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LG Optimus L5 II review


  • Great quick launch button
  • Smart Android skinning
  • Android 4.1 on board
  • Voice control for camera


  • Slowish processor
  • Lacking internal memory

A couple of weeks ago I reviewed LG’s Optimus L3 II, a sub-£100 Android handset that, despite some shortcomings, I thought was reasonably good value for money. The bigger sibling of the Optimus L3 II is the Optimus L5 II currently retailing for around £150 Sim-free. Both the L3 and L5 are updates of last year’s models, by the way.

Now, that price tag is more than double the cost of the £69.99 Optimus L3 II on O2 Pay and Go, and it puts the L5 II at the bottom end of mid-range. So this should be a much better handset in technical terms, and one which shouldn’t suffer from any glaring issues or major compromises. Rather than being a bargain basement phone it ought to be a functional handset designed to work well without doing anything fancy.

The good news is that I think it does its job very well. There are some real positives along the way, and I will say right at the outset of this review that anyone hovering around this price range would do well to put this handset on their shortlist.

There’s a definite air of LG about the design of the Optimus L5 II, with the blocky appearance and silver frame around the front that reminds me of older handsets in the range. I do like the faux metal look of the backplate which is quite well done. The build of the backplate is good too – it wraps around the handset’s edges rather than being a back-only thin affair, and it feels rather more solid than the backplates of some top end handsets – Samsung’s Galaxy S4, for example.

Just as with the LG Optimus L3 II there is a physical home button beneath the screen which has a surround that glows different colours to give you a range of alerts. It would be nice to be able to change the colours, but you’re stuck with what LG has decided you’ll have.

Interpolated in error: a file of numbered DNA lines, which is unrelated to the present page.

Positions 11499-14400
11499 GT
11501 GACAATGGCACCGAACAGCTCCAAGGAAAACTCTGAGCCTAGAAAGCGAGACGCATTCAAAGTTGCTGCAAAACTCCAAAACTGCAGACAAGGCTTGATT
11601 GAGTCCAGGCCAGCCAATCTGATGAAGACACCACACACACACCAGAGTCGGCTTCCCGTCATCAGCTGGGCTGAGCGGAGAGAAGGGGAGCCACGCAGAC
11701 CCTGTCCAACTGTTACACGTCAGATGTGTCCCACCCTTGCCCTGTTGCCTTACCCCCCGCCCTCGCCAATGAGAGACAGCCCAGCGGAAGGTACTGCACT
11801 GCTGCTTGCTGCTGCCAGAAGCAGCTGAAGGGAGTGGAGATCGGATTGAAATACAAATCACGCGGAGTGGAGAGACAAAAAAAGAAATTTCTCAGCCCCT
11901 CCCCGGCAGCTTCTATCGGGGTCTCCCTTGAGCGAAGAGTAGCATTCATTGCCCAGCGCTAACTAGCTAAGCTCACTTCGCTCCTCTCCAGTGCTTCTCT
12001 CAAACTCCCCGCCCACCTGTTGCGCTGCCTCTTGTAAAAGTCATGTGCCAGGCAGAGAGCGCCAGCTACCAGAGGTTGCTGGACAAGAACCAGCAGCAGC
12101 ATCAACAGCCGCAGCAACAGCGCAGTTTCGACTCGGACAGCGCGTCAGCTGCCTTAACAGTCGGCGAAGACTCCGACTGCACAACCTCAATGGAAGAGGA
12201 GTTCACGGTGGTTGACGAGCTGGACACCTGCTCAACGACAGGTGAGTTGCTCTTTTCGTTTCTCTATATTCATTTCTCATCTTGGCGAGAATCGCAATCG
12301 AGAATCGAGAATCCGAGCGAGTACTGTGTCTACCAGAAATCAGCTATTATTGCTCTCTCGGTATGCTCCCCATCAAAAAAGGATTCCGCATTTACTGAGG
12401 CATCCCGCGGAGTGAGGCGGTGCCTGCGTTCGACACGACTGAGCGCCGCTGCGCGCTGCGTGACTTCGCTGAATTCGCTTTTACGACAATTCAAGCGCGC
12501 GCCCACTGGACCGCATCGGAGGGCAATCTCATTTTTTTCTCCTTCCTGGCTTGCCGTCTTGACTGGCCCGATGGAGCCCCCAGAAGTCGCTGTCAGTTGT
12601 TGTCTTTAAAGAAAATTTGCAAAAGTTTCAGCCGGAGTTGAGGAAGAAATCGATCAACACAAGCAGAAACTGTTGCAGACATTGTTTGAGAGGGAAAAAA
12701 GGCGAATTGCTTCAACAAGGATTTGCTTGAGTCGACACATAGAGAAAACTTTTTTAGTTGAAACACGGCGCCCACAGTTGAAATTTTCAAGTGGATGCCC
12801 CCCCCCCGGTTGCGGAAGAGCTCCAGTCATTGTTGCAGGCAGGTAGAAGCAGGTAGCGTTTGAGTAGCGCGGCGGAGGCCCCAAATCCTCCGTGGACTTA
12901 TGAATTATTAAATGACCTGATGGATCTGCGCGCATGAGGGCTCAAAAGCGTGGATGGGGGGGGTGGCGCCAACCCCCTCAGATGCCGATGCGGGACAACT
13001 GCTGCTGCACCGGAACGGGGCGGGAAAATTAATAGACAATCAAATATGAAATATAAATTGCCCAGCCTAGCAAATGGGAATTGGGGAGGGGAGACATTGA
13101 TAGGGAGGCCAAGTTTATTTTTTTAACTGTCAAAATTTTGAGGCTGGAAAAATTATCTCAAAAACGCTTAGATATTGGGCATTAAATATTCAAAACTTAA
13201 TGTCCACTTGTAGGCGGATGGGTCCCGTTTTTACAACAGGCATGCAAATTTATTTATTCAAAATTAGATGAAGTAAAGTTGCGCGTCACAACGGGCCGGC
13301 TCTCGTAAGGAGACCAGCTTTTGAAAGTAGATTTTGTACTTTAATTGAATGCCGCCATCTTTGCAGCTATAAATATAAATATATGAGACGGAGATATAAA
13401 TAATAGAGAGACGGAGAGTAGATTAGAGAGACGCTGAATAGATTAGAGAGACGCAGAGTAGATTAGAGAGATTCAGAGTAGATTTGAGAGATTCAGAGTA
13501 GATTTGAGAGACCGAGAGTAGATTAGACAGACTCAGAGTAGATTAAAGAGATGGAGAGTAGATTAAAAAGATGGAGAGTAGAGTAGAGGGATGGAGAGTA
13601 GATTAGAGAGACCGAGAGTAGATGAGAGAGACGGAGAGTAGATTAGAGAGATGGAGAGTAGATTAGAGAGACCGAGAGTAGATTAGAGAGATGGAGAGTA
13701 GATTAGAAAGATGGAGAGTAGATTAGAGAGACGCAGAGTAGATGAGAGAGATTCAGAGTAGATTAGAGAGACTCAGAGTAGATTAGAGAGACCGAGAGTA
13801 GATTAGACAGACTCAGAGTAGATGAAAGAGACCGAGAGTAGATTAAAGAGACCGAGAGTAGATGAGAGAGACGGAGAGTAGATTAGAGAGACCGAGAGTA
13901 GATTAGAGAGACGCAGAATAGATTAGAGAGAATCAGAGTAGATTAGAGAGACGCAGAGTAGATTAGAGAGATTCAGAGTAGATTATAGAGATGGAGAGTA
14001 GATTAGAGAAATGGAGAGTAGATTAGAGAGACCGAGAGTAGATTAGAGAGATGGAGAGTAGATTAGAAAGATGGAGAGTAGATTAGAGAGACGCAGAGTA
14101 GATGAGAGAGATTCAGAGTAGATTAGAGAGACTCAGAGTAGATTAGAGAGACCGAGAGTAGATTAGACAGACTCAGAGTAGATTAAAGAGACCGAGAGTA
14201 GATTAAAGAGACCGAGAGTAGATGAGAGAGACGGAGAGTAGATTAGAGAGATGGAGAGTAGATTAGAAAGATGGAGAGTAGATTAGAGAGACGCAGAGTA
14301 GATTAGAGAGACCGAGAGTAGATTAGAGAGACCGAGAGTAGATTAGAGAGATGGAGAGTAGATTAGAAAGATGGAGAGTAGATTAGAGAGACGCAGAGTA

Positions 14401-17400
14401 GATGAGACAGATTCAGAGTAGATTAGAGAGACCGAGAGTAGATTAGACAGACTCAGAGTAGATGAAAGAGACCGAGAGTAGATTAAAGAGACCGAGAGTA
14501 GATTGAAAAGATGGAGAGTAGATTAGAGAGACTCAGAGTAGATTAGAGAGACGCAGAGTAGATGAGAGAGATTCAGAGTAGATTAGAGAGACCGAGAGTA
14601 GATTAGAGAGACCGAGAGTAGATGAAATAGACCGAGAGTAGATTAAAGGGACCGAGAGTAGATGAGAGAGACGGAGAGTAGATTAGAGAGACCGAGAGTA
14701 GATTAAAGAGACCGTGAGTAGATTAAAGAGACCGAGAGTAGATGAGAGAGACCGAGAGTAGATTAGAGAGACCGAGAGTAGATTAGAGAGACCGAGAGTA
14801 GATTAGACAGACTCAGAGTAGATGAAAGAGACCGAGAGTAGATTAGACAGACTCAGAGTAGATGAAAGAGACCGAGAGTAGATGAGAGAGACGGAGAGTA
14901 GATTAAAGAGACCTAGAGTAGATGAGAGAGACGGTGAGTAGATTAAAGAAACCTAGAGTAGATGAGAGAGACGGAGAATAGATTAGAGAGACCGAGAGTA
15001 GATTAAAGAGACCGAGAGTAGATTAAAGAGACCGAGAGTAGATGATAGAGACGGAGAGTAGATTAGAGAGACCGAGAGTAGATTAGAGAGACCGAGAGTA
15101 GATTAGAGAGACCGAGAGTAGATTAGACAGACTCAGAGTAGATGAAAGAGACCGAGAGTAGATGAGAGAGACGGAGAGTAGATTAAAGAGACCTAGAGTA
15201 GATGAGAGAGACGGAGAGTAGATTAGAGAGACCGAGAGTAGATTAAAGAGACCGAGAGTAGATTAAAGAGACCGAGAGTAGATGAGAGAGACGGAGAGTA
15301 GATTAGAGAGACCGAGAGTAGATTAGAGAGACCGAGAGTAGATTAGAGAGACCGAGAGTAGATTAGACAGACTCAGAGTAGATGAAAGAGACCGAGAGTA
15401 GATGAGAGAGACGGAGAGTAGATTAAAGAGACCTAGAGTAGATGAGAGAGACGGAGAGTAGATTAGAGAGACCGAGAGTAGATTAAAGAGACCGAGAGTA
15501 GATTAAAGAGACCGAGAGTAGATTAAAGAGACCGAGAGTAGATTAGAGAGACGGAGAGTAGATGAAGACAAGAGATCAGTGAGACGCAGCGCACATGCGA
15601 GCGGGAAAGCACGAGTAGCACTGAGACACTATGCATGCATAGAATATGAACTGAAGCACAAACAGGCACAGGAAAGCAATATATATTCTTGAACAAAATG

The buttons and connectors are well placed round the edges of the handset with the headset connector on the top, micro-USB on the bottom, on/off switch on the right edge and volume rocker on the left. There’s an additional button on the left edge which you can assign to launch any app you like. It’s a great feature, one I am sad BlackBerry has left behind. By default this button launches the built in Quick Memo app which is a great LG add-on.

Using Quick Memo you can write a note directly onto the screen using your fingertip. This feature was on the Optimus L3 II as well, but there the screen was too small to really use it well. Here the screen size makes it a usable app, though arguably a bit of a gimmick.

The screen is another plus point. It measures 4in, which is pretty much the standard size these days for a mid-range phone, and the resolution is 800 x 400 pixels which is hardly much to crow about. That said, it is surprisingly good. It looks sharp and has reasonable viewing angles. It is very reflective of light though.

One irritation is that there’s no auto brightness so you have to set this by using a slide bar. Fortunately LG has put this in the Notifications area, so it is just a screen swipe away, and you can turn the brightness up very high indeed if you need to.